Sprawling high-rise buildings may not attract stringent green norms as the environment ministry is all set to relax rules in a bid to foster growth in a sector hit by high interest rates.
The ministry will de-link height of the buildings that can come up on roads that have a certain width. The co-relation was prescribed by the ministry around a year ago, which resulted in strong protests by real estate companies which say it has slowed down many of their new projects.
The ministry had said a building between 15-30 metres high can come up on a road with minimum width of 15 metres. In case of buildings above 60 metres, the ministry prescribed the minimum road width of 30 metres.
The condition was stipulated on the basis of the recommendations of the ministry's expert appraisal committee (EAC) which said the link was necessary for quick help in case of any possible disasters.
The ministry, therefore, prescribed that no-objection certificate should be obtained from fire department at two stages - before construction and after occupation. It also wanted the project proponent to seek a no-objection certificate from the local disaster management authority.
"Demand for so many approvals has created an unnecessary licence raj (system)," a senior government official said, adding that the environment ministry is set to simplify the norms. Officials said the conditions prescribed in the February 2012 order had nothing to do with environmental management and therefore, was outside the domain of the ministry.
The ministry had constituted a committee headed by planning commission member K Kasturirangan to examine issues raised by real estate sector, and those relating to road widening projects and special economic zones.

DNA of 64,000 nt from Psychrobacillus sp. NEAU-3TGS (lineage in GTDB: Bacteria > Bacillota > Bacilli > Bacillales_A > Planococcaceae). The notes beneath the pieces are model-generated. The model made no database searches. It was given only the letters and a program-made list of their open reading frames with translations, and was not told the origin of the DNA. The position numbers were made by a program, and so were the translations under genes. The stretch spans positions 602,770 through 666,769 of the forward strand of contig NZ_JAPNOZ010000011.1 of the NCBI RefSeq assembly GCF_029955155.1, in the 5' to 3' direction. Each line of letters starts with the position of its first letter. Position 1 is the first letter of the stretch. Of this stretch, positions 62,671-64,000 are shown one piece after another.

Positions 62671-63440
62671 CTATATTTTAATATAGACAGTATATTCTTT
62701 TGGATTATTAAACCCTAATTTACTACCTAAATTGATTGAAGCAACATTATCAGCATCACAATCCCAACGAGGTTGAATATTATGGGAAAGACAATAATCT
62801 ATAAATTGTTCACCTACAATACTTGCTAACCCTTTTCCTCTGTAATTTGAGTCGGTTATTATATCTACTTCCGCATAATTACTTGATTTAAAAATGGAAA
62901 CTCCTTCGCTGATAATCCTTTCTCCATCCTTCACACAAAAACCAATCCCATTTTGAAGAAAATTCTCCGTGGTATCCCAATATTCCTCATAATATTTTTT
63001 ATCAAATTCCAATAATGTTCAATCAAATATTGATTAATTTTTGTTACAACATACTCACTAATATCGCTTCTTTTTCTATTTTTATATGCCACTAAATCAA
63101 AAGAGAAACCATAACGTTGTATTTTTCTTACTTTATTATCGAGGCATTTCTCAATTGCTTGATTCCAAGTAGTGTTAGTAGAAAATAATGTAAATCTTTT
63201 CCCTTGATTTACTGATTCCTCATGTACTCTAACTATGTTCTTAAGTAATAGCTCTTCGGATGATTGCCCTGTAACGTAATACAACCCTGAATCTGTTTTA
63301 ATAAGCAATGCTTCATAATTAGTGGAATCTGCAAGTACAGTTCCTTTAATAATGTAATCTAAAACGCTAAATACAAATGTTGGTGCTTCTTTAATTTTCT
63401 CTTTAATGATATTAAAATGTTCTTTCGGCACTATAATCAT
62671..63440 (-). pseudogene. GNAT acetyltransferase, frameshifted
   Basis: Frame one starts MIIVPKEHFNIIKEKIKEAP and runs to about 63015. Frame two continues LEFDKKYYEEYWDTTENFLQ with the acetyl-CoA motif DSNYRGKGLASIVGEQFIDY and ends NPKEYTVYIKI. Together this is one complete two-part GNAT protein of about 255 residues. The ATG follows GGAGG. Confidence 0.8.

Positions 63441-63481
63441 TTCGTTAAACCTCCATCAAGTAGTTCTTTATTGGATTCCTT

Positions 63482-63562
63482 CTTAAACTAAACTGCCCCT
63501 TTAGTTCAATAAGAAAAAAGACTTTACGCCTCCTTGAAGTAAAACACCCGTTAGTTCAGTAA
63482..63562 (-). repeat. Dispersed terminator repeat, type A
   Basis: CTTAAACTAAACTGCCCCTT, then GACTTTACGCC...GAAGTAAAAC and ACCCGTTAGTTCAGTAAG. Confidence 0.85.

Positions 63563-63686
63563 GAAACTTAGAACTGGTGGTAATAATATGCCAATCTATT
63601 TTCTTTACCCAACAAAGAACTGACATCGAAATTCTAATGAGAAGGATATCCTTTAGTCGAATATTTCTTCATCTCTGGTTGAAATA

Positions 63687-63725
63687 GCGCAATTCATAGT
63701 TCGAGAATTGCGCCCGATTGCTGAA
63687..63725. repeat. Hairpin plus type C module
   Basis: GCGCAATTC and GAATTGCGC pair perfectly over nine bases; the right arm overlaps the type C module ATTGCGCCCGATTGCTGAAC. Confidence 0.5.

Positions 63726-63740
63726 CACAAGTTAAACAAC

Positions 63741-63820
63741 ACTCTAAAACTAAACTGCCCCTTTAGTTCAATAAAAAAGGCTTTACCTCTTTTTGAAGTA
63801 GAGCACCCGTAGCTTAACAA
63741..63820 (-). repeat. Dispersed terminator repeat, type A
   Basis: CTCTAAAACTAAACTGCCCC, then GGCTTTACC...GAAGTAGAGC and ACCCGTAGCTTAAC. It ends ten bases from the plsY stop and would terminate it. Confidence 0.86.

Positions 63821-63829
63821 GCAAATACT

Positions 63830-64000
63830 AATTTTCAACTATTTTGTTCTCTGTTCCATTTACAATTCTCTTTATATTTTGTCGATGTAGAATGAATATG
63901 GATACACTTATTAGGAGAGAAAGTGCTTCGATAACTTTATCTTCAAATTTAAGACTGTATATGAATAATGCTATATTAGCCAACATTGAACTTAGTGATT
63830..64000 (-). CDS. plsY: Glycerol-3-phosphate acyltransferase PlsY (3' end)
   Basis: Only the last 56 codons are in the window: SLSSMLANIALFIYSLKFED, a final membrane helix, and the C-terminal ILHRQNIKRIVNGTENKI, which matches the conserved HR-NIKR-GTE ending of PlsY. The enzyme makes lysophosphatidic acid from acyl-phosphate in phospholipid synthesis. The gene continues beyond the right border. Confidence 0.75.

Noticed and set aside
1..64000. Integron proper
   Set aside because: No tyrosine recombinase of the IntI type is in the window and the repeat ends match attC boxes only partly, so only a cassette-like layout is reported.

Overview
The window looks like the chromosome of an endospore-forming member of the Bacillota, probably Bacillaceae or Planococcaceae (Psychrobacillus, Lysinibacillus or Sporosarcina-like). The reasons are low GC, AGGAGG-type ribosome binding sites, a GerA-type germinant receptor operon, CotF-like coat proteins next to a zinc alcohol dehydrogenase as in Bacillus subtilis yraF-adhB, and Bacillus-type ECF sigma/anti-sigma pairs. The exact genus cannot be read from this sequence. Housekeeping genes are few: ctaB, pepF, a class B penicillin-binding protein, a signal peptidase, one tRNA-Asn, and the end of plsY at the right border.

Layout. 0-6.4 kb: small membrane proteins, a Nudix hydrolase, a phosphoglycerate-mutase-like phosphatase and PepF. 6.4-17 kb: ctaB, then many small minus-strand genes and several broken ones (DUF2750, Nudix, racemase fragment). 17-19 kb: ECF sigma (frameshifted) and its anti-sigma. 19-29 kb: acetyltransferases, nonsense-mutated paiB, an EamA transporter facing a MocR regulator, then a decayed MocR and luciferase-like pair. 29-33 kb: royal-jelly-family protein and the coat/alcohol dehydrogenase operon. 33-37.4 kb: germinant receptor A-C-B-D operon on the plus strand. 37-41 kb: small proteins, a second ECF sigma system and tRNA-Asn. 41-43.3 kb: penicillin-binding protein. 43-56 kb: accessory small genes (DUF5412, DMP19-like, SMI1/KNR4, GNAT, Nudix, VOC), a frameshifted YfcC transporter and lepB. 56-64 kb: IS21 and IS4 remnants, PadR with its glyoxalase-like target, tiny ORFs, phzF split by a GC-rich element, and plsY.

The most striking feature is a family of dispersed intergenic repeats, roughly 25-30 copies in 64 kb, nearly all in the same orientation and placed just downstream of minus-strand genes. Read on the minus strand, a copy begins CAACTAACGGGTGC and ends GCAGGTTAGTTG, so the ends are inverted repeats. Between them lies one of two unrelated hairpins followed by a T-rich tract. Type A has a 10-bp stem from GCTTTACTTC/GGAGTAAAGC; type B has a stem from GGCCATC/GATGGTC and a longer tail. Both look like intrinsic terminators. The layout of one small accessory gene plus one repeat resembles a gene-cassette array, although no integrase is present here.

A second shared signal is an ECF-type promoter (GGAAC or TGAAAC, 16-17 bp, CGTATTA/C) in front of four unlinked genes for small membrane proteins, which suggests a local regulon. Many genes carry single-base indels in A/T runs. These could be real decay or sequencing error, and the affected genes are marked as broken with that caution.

Sources said the committee has agreed to remove the linkage provided that the buildings are safe and easily accessible for disaster management. It is also of the view that seeking fire clearance and approval for being disaster proof was the job of local municipal bodies, not the ministry.
The committee has been also asked to examine if the real estate sector should be exempted from environment clearance to avoid duplication as such projects are covered by local civic authorities and are under relevant master plan, building control regulation and safety regulations.
Many in the committee felt that such exemption would create an urban mess as most municipal bodies fail to appraise projects on environmental grounds. But they are of the view that ministry should not give clearance to the sectors covered under municipal laws.
The government source said the committee would provide ample scope to further ease green norms for road sector projects and special economic zones, which the government believes are necessary to attract investment. Probably, at the cost of environmental degradation.